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Just Me And My Shadow

todayJune 20, 2019 18

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Author: Amanda Roudel

What is the shadow? The term was coined by Jung to describe hidden aspects of yourself that lay within your unconscious (or subconscious) mind. We all have a shadow. It is created by our Ego to ensure that we can live within the constructs of social and societal norms and survive. The philosophy behind understanding your shadow is the integration of all your thoughts, emotions, and desires so that you can live in a place where you create the life you truly want. You may recognize your shadow trying to come to the surface if your thoughts don’t seem to align with your emotions or actions.

The dark aspects of your shadow are the sides of yourself you may consider “bad”. This can include anything from anger, lust, violence, sadness, depression, etc.

There a misconception that your shadow is JUST the dark parts of yourself. I don’t necessarily believe that shadows are entirely “dark”. There are a lot of beneficial aspects that can be suppressed as well. When I was little, I very much enjoyed expressing my self in a goofy and silly manner. My parents did not appreciate this at all. They were very stern, practical, and intelligence focused. From a young age, I learned to suppress that goofy aspect of me in order to avoid punishment and fit in with my family unit. My Ego was protecting me. In order to get love and acceptance, this needed to be suppressed. SO, my point to this is that shadow work isn’t all about demons and darkness like some portray it to be.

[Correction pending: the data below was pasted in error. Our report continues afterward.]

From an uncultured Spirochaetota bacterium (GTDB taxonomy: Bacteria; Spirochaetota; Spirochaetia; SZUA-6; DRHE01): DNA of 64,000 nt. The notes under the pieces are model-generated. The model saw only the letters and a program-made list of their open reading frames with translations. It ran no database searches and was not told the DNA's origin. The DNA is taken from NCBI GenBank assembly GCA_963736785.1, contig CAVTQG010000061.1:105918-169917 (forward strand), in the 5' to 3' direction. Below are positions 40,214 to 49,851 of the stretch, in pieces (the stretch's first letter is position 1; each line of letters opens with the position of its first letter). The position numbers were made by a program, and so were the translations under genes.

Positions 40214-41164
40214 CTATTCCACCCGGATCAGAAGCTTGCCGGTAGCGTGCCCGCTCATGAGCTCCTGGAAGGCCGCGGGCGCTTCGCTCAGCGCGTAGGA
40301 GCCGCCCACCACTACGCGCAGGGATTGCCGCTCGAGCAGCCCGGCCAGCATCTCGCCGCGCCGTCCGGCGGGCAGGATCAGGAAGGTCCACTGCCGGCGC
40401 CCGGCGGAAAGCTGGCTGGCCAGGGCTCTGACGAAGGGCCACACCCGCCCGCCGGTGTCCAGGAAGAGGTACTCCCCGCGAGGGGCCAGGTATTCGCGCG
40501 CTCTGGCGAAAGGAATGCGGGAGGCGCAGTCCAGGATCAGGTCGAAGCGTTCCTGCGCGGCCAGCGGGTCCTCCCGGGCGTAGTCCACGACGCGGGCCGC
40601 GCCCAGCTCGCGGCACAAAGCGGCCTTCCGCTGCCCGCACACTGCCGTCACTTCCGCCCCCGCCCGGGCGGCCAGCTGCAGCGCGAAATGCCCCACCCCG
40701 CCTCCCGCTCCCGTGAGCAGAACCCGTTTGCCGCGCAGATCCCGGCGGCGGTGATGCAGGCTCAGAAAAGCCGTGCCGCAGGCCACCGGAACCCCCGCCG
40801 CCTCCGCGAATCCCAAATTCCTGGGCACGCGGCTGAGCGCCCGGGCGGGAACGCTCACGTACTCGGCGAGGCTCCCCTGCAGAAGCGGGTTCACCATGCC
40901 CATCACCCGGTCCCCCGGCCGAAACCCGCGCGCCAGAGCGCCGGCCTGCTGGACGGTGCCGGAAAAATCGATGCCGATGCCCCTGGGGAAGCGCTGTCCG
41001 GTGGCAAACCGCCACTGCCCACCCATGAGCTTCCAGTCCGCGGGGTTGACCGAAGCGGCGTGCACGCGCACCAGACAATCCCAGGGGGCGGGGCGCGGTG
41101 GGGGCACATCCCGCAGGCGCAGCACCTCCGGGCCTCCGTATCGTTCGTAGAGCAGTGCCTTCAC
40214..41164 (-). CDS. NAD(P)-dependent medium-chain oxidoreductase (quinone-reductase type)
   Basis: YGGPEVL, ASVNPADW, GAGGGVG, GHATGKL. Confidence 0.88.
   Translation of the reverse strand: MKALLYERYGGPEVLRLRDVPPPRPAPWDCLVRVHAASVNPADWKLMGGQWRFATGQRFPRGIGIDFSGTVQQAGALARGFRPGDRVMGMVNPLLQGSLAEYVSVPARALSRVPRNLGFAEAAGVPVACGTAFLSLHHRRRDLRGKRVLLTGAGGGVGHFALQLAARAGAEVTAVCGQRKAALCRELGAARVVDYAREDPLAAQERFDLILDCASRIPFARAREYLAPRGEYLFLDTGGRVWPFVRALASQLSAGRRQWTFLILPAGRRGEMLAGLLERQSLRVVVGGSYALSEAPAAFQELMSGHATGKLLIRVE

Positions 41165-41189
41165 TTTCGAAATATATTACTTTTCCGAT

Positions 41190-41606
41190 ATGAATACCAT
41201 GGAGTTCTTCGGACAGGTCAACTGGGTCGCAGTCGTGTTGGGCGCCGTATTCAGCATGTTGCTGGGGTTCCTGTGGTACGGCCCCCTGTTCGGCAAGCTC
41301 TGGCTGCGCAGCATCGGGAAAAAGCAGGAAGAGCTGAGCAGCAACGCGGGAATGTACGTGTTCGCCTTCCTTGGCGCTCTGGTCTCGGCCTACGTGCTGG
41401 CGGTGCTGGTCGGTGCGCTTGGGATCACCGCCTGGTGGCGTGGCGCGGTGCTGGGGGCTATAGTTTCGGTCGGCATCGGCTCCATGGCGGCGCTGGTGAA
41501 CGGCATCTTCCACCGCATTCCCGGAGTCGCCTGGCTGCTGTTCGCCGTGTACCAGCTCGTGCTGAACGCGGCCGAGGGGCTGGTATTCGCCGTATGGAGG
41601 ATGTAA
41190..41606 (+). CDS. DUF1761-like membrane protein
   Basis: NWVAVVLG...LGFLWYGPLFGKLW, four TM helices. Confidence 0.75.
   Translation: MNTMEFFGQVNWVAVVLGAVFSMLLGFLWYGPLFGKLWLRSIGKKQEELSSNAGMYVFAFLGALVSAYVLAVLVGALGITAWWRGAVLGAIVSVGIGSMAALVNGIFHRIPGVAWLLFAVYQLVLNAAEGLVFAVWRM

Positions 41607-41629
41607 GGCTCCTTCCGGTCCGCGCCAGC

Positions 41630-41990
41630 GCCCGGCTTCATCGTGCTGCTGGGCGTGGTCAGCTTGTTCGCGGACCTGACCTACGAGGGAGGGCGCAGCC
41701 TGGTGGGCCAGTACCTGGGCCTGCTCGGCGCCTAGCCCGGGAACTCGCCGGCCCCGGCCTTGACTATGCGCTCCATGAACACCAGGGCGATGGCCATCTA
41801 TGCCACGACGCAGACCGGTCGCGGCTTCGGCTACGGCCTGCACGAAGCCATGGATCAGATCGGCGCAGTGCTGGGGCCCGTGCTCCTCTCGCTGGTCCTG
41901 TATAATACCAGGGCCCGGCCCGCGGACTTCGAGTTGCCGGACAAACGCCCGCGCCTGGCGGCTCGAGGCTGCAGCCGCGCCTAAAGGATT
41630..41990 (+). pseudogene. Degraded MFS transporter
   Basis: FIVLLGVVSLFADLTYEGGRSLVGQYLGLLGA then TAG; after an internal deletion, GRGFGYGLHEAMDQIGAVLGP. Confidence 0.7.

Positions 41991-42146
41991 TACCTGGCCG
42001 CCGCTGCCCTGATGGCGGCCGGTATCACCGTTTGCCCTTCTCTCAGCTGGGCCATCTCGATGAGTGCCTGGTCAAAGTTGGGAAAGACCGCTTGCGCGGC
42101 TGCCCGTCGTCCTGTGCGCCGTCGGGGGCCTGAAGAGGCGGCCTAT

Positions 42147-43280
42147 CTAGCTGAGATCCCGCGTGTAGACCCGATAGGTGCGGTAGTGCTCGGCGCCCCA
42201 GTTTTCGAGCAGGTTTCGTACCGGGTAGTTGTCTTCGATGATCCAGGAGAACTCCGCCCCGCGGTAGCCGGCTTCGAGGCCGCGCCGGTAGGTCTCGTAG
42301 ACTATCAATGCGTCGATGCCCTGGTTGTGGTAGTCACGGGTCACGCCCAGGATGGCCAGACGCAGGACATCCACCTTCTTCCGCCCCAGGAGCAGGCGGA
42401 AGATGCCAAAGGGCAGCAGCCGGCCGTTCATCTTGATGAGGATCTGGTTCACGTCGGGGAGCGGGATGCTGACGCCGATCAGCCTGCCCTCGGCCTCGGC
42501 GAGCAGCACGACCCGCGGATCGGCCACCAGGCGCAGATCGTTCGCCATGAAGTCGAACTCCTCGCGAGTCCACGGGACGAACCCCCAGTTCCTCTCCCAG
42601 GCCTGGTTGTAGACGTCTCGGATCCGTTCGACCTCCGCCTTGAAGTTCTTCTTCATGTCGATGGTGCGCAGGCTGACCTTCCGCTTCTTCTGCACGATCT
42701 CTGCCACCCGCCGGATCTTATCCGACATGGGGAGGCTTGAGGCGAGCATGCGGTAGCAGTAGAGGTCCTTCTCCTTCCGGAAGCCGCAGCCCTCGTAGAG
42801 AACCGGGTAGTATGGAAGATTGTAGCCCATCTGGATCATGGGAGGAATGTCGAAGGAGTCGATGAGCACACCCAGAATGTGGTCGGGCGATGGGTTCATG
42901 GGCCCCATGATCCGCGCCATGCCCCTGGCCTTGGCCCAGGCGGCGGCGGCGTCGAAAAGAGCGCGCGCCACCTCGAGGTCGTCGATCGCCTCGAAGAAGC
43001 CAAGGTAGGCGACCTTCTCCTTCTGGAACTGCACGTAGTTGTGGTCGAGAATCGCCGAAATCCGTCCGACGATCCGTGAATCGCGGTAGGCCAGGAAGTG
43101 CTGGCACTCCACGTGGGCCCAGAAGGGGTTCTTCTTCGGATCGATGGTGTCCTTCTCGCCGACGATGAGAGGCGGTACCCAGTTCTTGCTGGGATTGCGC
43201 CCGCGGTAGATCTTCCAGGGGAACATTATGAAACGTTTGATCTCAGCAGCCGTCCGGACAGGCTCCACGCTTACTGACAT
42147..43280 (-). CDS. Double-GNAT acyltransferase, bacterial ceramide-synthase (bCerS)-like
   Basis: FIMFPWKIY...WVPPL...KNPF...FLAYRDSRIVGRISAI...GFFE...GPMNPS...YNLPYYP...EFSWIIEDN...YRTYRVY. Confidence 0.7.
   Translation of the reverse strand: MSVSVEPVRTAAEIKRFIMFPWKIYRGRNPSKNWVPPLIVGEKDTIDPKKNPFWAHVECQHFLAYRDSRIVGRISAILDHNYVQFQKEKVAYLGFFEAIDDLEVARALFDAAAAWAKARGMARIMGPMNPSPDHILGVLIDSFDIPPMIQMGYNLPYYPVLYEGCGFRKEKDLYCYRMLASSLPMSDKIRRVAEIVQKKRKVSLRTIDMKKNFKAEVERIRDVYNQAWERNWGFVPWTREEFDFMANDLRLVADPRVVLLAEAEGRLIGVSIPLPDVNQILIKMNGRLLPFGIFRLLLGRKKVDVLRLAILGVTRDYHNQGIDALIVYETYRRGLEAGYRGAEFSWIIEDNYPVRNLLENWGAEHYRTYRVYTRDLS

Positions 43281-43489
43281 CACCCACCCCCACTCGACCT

Figuring out yourself is a lifelong process for most of us. Below are some of the techniques that I utilized to bring the aspects of my shadow to light.

Judgment Journaling:

Judgments can be seen as a projection of some aspect of our subconscious outwardly toward another. Judgment journaling is pretty self-explanatory. When I first started this, I literally walked around with a small pocket notebook and wrote down every time I noticed myself judging someone else.

You don’t have to analyze the why behind these experiences right away. Just bringing them to light is a start. Some of the reasons will be easy to deduce, others may take time. Don’t put yourself in a place where you get frustrated if you can’t figure out the reasons right away, because if you do this you may just be contributing more to your shadow! Write them down and revisit them further along your journey. You may surprise yourself.

I’ll give you an example of how one of these played out for me. There was a woman I worked with that was very stern, loud and authoritarian. Every time I was around her I would find myself thinking “I can’t stand this woman, she is a (insert swear word)”. After I noticed this judgment, I realized subconsciously I was mad at this woman because I had problems asserting myself and being confident doing so.

The Dark Side:

Don’t be ashamed of your dark thoughts. Have you ever thought about hurting or killing someone? Well, surprise- we all have! The social paradigm tells us we are wrong to think things like this. We need help if we have these thoughts, so we push them deep into our shadow. Jung believed that if you suppress these aspects too much, they can come to the surface in very dangerous ways.